For subsequent rebreeding trait of heifers, the posterior mean value of heritability obtained in this study (0.14±0.04) was similar to the value of 0.16 reported by Silva et al. (2008) for Nellore females sexually precocious using Bayesian inference. Mercadante et al. (2003) estimated heritability of 0.10±0.07 for subsequent rebreeding of Nellore heifers at 3 years of age using a threshold animal model.
Using part of the same dataset analyzed in the present study, Pereira (2008) related mean heritability values of 0.15±0.04 and 0.05±0.02 for subsequent rebreeding rate of females exposed at 24 months of age (normal breeding season) and when including all females (exposed at 16 and 24 months of age), respectively. According to the same author, the inclusion of data from sexually precocious animals reduced genetic variability and consequently, the estimated heritability.
Using a nonlinear model implemented by the R method, Doyle et al. (2000) reported heritability of 0.19 for rebreeding rate in Angus heifers. However, these authors suggested caution using these results, since half the subsample estimates were outside the parameter space (with credibility interval of 95% ranging from 0.000 to 0.395). On the other hand, using the same methodology (Method R), Pereira (2008) estimated heritability of 0.05, 0.07 and 0.01 for subsequent rebreeding in Nellore heifers exposed at 24 months of age (normal breeding season), 16 months of age (anticipated breeding season) and considering all the females, respectively.
The direct heritability values estimated for weaning hip height and yearling hip height were moderate (Table 2), indicating that a substantial part of the variation in these traits is determined by the additive action of genes and that these traits should respond to selection. Thus, the selection of animals with null genetic values (close to zero) for hip height at weaning and/or at yearling should be used in production systems in which medium size animals are desirable.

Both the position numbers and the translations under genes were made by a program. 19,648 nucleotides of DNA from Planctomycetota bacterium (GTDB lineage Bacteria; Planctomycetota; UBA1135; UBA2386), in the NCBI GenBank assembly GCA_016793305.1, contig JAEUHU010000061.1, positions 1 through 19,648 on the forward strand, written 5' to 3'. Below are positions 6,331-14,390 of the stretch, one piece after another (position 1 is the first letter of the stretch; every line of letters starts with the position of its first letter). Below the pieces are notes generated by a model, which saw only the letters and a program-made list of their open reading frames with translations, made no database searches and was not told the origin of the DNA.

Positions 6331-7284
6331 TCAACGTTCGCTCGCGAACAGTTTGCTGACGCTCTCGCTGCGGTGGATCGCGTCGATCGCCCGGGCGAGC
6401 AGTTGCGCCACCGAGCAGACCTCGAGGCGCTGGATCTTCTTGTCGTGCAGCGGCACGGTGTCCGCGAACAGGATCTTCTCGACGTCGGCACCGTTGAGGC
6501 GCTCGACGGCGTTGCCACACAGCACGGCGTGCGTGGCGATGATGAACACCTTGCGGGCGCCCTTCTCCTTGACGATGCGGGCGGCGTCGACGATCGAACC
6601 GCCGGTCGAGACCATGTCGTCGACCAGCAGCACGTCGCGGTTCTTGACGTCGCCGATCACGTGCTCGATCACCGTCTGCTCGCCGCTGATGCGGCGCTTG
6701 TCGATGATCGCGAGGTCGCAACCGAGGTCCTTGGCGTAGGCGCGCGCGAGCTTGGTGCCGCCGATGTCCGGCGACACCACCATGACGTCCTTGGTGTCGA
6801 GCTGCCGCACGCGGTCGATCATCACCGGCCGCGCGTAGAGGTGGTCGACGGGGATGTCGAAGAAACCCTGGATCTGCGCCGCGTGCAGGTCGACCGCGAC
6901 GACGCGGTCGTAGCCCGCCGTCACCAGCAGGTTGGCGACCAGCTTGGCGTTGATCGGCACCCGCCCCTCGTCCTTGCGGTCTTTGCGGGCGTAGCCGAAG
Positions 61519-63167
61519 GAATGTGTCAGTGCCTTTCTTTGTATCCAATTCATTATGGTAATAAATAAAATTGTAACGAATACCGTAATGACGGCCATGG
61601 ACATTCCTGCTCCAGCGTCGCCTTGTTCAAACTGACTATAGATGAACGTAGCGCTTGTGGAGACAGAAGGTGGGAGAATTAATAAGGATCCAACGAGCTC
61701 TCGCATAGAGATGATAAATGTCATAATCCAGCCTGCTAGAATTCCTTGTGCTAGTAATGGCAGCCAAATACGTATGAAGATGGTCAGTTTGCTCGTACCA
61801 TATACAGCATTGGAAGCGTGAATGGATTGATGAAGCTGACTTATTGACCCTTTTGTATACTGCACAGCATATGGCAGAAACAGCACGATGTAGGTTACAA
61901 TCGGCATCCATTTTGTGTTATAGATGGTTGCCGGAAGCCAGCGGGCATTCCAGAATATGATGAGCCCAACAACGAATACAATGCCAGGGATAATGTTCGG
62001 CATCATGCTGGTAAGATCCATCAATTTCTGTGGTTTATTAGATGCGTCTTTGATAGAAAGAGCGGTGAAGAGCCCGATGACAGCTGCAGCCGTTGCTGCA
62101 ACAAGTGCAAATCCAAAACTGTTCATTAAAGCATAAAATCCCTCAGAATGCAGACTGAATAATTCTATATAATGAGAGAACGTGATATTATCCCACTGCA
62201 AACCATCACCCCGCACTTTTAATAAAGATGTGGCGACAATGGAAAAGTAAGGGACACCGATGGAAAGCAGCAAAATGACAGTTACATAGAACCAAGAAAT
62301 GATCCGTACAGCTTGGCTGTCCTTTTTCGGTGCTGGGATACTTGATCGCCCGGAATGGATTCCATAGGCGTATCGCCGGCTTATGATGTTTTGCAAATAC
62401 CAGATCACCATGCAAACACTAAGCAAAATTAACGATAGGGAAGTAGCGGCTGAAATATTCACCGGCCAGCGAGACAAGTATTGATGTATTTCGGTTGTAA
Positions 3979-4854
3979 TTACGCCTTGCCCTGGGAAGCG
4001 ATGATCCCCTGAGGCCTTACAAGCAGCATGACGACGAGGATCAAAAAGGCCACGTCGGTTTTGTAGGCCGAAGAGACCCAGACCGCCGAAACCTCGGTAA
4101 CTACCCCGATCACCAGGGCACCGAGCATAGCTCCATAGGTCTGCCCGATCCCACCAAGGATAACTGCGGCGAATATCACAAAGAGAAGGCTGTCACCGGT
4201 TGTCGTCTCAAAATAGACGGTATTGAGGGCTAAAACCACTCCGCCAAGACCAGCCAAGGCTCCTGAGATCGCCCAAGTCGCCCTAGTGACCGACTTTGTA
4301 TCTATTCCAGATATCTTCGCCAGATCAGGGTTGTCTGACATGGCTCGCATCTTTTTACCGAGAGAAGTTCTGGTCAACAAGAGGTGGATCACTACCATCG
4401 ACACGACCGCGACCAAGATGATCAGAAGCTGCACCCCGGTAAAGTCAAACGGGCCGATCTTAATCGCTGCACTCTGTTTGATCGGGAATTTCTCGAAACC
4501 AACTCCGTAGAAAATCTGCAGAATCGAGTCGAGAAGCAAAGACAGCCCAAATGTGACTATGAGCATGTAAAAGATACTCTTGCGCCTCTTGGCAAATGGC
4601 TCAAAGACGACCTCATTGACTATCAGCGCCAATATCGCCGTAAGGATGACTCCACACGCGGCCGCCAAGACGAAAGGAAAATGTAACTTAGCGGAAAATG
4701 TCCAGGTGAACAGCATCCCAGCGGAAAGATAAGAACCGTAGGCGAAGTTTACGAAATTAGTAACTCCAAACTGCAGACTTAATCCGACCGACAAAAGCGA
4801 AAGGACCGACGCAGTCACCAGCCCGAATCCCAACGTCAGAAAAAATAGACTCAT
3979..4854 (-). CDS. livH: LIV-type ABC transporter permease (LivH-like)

The posterior mean of direct heritability for hip height obtained in this study is close to those reported in the literature for Nelore cattle (Yokoo et al., 2007; Pereira et al., 2010). On the other hand, for the Brahman breed animals, Vargas et al. (2000) reported higher values of direct heritability for weaning hip height and yearling hip height, with values of 0.73 and 0.87, respectively.
With respect to maternal effects for hip height at weaning, the posterior mean of heritability estimates and the posterior mean attributed to the permanent environmental effect showed low magnitude, with values of 0.08±0.02 and 0.04, respectively. For Brahman cattle, Vargas et al. (2000) reported maternal heritability of 0.10 for weaning hip height.